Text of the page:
If your software project lead could go to a technical conference related to your project’s subject matter (Blockchain, computer security, node.js, hybrid cloud architectures, etc.) and present a talk or paper on lessons learned, problems solved, new developments in the space, etc. chances are he is describing SRED qualifying work.  Another test is risk of project failure for technical reasons.  Say you are attempting to integrate two different platforms, environments, or architectures to produce a new, third environment with novel/unique/hybrid properties.  You are unable to hire this expertise, so you carry out the work in-house.  If there is uncertainty regarding the successful technological completion of your project, this points to qualifying work.   Three.  Tools development is often qualifying work.  Say you repeatedly do projects for customers that involves similar steps.  Security scans, porting code from environment A to B, etc.  If you undertake a project to build a tool to automate a set of tasks or jobs, it is often likely that this tools development represents qualifying work.  Fourth, and last software test/example.  Say you are developing new code which must operate within a technological constraint that involves scaling.  This could be response time under load.  Ability to develop code with X functionality that will fit within a given memory or disk constraint.   You must build a minimum viable feature set of the app to test it to see if it meets the technological constraint(s).  This would probably represent qualifying work.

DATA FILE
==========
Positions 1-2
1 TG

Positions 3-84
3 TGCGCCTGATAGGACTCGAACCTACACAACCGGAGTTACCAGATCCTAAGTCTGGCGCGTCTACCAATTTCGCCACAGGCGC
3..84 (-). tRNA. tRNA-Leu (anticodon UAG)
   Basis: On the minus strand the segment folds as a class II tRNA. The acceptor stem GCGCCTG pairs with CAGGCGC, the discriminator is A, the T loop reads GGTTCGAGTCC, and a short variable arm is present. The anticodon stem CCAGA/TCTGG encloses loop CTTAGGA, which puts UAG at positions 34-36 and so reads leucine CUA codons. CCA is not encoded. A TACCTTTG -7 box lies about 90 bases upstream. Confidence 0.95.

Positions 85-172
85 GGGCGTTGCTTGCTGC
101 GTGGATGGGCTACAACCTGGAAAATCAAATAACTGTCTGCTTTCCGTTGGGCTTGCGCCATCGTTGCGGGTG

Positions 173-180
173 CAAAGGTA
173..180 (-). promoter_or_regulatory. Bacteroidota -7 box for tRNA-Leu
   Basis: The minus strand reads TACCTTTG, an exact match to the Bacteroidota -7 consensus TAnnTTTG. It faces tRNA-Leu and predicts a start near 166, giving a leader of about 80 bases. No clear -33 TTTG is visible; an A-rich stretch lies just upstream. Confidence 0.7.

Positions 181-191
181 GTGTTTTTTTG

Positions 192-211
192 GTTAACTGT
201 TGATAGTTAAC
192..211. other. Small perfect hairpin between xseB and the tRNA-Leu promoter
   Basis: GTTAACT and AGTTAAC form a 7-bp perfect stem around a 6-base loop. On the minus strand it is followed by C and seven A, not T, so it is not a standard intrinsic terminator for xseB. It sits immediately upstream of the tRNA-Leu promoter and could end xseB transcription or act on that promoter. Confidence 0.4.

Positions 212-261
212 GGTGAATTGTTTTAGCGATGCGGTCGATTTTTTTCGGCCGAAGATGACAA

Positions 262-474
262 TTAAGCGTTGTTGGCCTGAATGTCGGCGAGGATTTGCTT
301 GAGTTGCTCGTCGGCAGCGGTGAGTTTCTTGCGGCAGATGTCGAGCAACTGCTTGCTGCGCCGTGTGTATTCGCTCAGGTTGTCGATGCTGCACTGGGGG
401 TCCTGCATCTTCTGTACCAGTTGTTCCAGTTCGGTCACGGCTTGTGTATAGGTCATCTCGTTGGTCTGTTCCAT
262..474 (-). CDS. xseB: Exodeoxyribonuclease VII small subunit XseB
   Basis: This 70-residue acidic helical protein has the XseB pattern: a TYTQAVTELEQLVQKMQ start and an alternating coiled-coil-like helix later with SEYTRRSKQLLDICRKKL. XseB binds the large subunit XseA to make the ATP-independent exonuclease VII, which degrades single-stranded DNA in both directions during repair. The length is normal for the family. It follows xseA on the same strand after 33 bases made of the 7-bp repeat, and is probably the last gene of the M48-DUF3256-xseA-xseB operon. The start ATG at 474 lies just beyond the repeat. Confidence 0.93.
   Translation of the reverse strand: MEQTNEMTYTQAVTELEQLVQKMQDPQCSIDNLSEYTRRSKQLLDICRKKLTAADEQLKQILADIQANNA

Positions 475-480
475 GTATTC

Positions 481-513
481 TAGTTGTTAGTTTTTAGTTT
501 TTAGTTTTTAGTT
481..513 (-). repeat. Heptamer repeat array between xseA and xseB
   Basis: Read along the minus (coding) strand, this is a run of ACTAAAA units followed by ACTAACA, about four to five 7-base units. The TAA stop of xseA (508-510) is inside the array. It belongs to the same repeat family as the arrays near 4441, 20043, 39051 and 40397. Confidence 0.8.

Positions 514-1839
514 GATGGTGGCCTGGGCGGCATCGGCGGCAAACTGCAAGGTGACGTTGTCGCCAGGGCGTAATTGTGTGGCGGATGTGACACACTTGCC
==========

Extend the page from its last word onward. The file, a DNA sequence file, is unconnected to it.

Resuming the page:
Bookkeeping items

SRED is claimed under a single business number.  Once your corporation is set up, make sure all T4’s, wages, bills, invoices, contracts are generated under that one BN/HST number.

All salaries should appear on T4’s under the company BN.  Owner salary is closely scrutinized.  Make sure it is regularly recurring.  Owner bonuses, irregular drawings, and certainly any dividends paid, cannot count as SRED expenses.

Keep some track of the hours you dedicate to the corporation vs your regular practices.  Say you pay yourself $50K in the new corporation.  If you track your time over the course of the year in the new corporation as 1000 hrs, then your billable SRED rate for qualifying work is $50/hr.  If you only dedicate 250 hrs/yr to the corporation then your hourly sred rate will be $200/hr.  Note that you have two hrly figures to account for in the corporation.  Your total time spent which includes admin time, sales, fundraising etc and then your actual technical hrs which are SRED claimable.  Note that as an owner of the firm, you’re allowed to claim a max of 75% of your time as SRED claimable. Employees you hire who are tech-dedicated can be claimed for up to 100% of their time.